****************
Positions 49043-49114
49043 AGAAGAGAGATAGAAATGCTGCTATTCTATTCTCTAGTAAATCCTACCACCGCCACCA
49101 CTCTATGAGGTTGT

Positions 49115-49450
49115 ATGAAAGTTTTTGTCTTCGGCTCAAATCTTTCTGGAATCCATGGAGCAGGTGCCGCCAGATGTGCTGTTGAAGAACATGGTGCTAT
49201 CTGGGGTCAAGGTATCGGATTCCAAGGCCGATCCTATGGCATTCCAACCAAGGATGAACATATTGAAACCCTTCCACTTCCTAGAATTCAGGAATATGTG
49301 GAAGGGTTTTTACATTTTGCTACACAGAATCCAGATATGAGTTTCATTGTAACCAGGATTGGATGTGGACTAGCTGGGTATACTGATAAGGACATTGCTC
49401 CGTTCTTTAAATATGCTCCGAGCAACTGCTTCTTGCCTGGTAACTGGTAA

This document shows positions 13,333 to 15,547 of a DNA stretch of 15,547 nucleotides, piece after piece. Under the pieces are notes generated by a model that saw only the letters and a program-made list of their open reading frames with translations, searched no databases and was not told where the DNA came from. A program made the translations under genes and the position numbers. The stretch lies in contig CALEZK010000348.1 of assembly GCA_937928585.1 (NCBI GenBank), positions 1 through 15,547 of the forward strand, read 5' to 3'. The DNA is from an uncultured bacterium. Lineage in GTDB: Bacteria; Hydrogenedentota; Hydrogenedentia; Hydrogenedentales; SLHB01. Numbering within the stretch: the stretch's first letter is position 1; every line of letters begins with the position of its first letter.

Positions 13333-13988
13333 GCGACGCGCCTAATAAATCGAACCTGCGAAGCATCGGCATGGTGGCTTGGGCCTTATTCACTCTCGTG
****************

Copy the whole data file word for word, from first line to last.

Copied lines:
Positions 49043-49114
49043 AGAAGAGAGATAGAAATGCTGCTATTCTATTCTCTAGTAAATCCTACCACCGCCACCA
49101 CTCTATGAGGTTGT

Positions 49115-49450
49115 ATGAAAGTTTTTGTCTTCGGCTCAAATCTTTCTGGAATCCATGGAGCAGGTGCCGCCAGATGTGCTGTTGAAGAACATGGTGCTAT
49201 CTGGGGTCAAGGTATCGGATTCCAAGGCCGATCCTATGGCATTCCAACCAAGGATGAACATATTGAAACCCTTCCACTTCCTAGAATTCAGGAATATGTG
49301 GAAGGGTTTTTACATTTTGCTACACAGAATCCAGATATGAGTTTCATTGTAACCAGGATTGGATGTGGACTAGCTGGGTATACTGATAAGGACATTGCTC
49401 CGTTCTTTAAATATGCTCCGAGCAACTGCTTCTTGCCTGGTAACTGGTAA

This document shows positions 13,333 to 15,547 of a DNA stretch of 15,547 nucleotides, piece after piece. Under the pieces are notes generated by a model that saw only the letters and a program-made list of their open reading frames with translations, searched no databases and was not told where the DNA came from. A program made the translations under genes and the position numbers. The stretch lies in contig CALEZK010000348.1 of assembly GCA_937928585.1 (NCBI GenBank), positions 1 through 15,547 of the forward strand, read 5' to 3'. The DNA is from an uncultured bacterium. Lineage in GTDB: Bacteria; Hydrogenedentota; Hydrogenedentia; Hydrogenedentales; SLHB01. Numbering within the stretch: the stretch's first letter is position 1; every line of letters begins with the position of its first letter.

Positions 13333-13988
13333 GCGACGCGCCTAATAAATCGAACCTGCGAAGCATCGGCATGGTGGCTTGGGCCTTATTCACTCTCGTG